- In large organisations, don't involve the CEO's or C-suite in the teams to start. They don't have the time and are generally sterile to the customer-facing challenges and innovation opportunities. Bring the C-suite in only after some success to foster projects to the next level. But, of course, you have to get their blessing first
- Curate a diverse team who are working in R&D, product managers, marketing, and customer service
- Snow melts at the edges, to find signs of Spring you have to find people at the boundaries of technology who are open and advocate new ideas
- Work with people who have as much to lose as you, keep the 'skin in the game', work and collaborate with other industries in the South East. Stick to actual business enterprises
- Believe that answers can be found between each other, waiting for government initiatives and interventions is wasting valuable time and will cause you to miss momentum and opportunity
- Getting started is better than being right, remember that you are looking to create quick wins by designing tests and prototypes to find opportunities. This is not a case of just one experiment, it should be several small experiments that don't cost the earth in the quest to find success. Good design is key to managing the trials with small error.
Bye, Bye COVID-19, Hello _______
Remember that the time for change in the South East is only starting. Challenging times are ahead, and we don't want as we had in the last recession, a pattern of slowly regressing and then suddenly disappearing businesses. The next inflection point is coming, another 10X change, and ask yourself:
- Are we over-reliant on susceptible low paid industries?
- What arenas beyond your industry should you be exploring?
- Should you be developing an existing service to a product?
- Or a product to service?
- What is your current business model are you not exploiting enough?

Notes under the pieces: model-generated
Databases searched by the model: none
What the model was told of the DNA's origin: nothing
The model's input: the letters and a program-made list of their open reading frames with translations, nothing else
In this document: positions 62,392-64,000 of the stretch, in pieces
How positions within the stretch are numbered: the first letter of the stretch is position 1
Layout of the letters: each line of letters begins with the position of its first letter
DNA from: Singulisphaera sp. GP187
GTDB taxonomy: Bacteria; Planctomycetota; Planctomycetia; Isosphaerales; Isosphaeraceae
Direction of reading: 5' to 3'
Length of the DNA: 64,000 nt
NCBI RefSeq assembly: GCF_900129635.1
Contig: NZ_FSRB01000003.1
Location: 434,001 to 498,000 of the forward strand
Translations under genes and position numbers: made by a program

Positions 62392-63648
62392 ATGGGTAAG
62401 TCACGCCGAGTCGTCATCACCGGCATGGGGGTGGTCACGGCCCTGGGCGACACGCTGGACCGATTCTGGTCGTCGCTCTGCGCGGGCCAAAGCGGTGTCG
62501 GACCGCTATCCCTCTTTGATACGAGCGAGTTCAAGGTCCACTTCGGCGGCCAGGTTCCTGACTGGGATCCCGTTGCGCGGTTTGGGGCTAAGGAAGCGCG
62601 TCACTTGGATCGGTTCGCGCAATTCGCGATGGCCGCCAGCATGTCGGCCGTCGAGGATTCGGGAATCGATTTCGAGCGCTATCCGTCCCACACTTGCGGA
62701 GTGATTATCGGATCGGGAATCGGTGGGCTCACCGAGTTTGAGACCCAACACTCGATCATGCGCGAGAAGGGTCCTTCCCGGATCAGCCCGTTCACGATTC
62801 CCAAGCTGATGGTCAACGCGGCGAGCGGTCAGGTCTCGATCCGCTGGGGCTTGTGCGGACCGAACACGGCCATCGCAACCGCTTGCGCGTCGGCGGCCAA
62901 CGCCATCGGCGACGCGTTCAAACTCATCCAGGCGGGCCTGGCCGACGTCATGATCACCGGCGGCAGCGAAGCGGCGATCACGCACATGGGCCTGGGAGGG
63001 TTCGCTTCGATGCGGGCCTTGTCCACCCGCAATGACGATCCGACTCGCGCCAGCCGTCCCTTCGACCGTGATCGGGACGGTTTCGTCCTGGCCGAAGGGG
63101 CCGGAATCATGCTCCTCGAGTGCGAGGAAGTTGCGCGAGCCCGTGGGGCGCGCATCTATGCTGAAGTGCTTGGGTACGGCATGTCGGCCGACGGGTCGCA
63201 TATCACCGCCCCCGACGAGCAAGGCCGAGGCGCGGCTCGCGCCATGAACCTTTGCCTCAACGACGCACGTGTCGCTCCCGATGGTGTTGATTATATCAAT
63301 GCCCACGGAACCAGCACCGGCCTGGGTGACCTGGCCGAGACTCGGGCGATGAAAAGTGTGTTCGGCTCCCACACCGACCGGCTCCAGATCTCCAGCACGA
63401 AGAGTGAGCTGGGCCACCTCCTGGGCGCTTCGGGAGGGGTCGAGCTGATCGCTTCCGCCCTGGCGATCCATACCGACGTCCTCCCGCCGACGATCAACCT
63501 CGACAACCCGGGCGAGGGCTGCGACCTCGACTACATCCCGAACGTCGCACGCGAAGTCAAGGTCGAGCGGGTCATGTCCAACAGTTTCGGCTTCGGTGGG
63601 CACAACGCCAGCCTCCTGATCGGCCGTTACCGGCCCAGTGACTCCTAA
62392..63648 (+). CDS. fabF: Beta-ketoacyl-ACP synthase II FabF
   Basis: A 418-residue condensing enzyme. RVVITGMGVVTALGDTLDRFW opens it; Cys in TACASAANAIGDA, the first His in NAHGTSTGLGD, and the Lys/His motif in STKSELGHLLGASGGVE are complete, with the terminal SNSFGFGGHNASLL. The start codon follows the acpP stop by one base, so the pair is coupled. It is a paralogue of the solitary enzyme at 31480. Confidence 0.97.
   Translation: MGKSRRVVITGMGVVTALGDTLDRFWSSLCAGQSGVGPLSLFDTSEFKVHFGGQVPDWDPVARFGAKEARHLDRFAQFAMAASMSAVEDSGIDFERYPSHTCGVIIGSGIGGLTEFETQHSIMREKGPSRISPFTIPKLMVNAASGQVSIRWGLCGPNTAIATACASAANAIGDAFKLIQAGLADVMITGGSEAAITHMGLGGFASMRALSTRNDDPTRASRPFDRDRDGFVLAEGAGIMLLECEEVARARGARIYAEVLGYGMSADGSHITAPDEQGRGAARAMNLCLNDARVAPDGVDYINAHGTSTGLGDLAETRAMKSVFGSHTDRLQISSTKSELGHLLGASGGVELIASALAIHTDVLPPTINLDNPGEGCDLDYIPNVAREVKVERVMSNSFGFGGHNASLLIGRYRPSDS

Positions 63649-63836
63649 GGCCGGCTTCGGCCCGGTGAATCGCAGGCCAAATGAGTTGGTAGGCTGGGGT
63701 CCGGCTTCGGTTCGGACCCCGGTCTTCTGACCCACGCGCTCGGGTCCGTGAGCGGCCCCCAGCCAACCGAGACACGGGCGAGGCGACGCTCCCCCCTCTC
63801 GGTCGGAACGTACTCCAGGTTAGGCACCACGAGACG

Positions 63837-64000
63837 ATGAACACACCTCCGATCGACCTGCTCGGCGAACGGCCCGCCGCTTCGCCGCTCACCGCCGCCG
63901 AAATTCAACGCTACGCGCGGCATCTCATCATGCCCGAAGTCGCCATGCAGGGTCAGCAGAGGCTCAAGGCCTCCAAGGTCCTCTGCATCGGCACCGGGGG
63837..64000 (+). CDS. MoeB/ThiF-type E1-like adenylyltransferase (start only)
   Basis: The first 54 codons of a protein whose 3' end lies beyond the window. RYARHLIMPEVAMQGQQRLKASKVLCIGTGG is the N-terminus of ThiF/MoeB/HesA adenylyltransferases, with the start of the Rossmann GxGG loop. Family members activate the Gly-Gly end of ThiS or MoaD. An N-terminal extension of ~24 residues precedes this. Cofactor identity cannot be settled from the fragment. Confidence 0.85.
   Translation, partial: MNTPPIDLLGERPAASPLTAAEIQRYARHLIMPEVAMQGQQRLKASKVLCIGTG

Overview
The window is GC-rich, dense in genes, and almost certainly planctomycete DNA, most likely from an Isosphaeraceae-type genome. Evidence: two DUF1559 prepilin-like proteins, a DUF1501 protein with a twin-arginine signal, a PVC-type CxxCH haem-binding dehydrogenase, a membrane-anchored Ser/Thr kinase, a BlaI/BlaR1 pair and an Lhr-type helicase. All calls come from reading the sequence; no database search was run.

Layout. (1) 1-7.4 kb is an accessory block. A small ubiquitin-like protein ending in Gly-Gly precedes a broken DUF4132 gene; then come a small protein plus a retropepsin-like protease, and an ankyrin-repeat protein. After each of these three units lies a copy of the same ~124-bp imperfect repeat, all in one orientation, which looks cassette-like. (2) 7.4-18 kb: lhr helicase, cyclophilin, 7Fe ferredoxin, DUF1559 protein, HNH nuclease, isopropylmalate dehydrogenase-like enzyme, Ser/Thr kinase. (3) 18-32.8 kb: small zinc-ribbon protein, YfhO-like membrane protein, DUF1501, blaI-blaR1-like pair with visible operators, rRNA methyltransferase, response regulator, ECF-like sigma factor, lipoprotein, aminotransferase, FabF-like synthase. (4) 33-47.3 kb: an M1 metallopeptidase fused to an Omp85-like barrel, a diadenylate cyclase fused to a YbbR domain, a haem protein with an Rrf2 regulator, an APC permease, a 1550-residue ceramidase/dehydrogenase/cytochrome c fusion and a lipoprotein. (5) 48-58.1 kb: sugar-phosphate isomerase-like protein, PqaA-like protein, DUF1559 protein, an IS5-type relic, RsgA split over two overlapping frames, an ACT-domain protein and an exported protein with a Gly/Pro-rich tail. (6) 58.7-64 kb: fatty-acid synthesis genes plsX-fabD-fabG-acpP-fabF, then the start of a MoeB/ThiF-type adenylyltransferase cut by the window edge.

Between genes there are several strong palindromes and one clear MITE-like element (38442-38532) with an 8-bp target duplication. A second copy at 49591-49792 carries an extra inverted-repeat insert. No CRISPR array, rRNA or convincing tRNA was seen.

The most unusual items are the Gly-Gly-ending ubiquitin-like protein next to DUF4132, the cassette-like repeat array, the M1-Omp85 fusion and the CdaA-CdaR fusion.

- Have you tested several innovation opportunities at low cost?
- Have you defined your business strategy?
Take Action Now
Take note of the bullet points in Step 3 and start a conversation with different departments in your company and other companies to explore opportunities for testing business ideas for innovations.
A good strategy is about making hard choices, and finding 'Where to Play' and 'How to Win'. Designing and testing some of your innovation assumptions will help your business model strategy.
Design is critical here; I'm not talking about the design of a logo, brochure or a website. I'm asking you to consider taking Business Design tools and methodologies into the heart of your company operations that will guide you on the viability of the next step in your business life cycle. An opportunity cost you can not afford to miss in the current business climate. There will be small losses, but the upsides are enormous, and this will help you navigate what we can all agree is the uncertain road ahead.
The myriad of companies in the South-East that work together and listen to Cassandra's calls are perfectly positioned to reinvent themselves.
Follow up reading:
Seeing Around Corners: How to Spot Inflection Points in Business Before They Happen - Rita McGrath
Playing to Win: How Strategy Really Works - A.J. Lafley
Fooled by Randomness: The Hidden Role of Chance in Life and in the Markets - Nassim Nicholas Taleb
John Cleere has over 20 years experience in Business Design and is the owner of Red Lemonade and Creative Sector Contact for Ireland South-East. His primary role is to convert strategy into innovation-based products, features and services. As a sector contact, he is available for questions, opportunities and insights in the South East.
Published by: Kieran Dowling in Tips